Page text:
About


 

 

 

 

 

 

 

 

 

 

 

 

 

1981 – 2019 is a long time to have been in business.  Some would say,  that’s amazing, some would say how did you manage to remain in such a volatile and demanding market.

I would say that loving the business that I have been a part of for so long has enabled me  to ride the many storms, recessions, challenges, risks,  and trends, to mention only a few of the roller coaster rides I have been on.

Travelling to and working in Countries which  have grown almost beyond recognition, kept me wanting to be a part of their changes.

Loving the product – textiles, laces, developing new designs for bags, garments, cushions – always striving for perfection and playfulness, never compromising on quality and

Insisting on good business practice, has been the integral part of my Business and Brand.

Retaining the essence of my business, to some extent remaining containable in order to move quickly and swiftly when Times required this energy.

The Business and Brand is still here today as we carefully walk into the futureBeth Jordan - Lace Lady

 

Beth Jordan started as The Lace Lady in 1981.

'So with just £30 in her pocket, Beth Antoszewska started to buy – anything – the more obscure the better, enough goodies to set up a stall. Dabbling became a passion, 5.00a.m. at Portobello Market, 6.00 a.m. at Hampstead. Within a few months Beth started to realise the difference between Junk and demand, much to her surprise she found a large demand for old lace and linen – bits and pieces of tatty yellow crumbling lace that needed hours of loving care and attention to restore it to its original magnificence.'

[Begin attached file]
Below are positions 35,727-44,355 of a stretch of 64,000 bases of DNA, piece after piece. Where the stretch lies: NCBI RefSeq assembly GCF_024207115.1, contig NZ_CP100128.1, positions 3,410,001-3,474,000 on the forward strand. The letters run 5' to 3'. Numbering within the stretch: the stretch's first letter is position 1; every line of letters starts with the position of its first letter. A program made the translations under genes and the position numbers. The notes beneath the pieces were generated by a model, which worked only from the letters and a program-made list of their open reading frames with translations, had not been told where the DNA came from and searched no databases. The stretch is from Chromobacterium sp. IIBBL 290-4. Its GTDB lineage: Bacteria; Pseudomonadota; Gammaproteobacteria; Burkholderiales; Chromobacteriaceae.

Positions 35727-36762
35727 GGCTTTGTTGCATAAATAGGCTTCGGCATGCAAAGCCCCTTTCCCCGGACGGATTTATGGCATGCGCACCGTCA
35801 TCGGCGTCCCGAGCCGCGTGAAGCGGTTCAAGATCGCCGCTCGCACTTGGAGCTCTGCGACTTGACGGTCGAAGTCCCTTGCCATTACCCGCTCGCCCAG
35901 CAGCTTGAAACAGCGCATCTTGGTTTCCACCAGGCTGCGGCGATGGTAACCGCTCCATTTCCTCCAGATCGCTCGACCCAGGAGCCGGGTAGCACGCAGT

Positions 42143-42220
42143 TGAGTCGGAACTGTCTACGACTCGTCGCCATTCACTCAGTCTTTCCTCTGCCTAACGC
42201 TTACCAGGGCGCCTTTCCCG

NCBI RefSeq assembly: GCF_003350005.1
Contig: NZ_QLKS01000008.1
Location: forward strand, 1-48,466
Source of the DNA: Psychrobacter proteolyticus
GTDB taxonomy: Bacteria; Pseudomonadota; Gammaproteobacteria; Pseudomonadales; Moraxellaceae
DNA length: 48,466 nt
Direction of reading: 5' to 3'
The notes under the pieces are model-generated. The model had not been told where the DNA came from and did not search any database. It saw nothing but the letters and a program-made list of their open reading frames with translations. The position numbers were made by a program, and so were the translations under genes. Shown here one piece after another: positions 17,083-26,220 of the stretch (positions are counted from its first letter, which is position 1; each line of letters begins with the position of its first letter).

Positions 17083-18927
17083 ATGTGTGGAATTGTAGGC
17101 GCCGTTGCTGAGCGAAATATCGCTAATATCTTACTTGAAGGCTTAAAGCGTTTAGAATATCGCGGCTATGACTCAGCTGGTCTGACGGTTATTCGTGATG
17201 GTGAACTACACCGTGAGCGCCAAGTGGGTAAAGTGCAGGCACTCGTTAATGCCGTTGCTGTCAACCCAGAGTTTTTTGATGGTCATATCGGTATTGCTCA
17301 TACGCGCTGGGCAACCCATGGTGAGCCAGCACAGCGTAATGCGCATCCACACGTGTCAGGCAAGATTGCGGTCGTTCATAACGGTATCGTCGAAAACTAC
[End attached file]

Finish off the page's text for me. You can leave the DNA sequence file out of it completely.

from the archives -  A very 80s styling of lace, original sketches of blouses and a Chinese lace worker hard at work on one of the designsBeth Jordan Archives 1Beth Jordan Archives 2
'Whilst on holiday in Venice (1981) Beth saw some of the most beautiful lace household items she’d seen, comparable with any of the Victorian lace she’d been selling. It was then she realised that the sort of craftmanship she’d been used to was still available in the 1980s. After buying several examples, she started selling lace to Harvey Nichols at a price that convinced Beth the demand for lace was far greater than she’d expected. However the supplier pricing was still to high in Venice and Beth couldn’t believe the Italians were producing this high quality lace. Nevertheless trips to Italy became more regular.' - from The Lace Lady Retrospective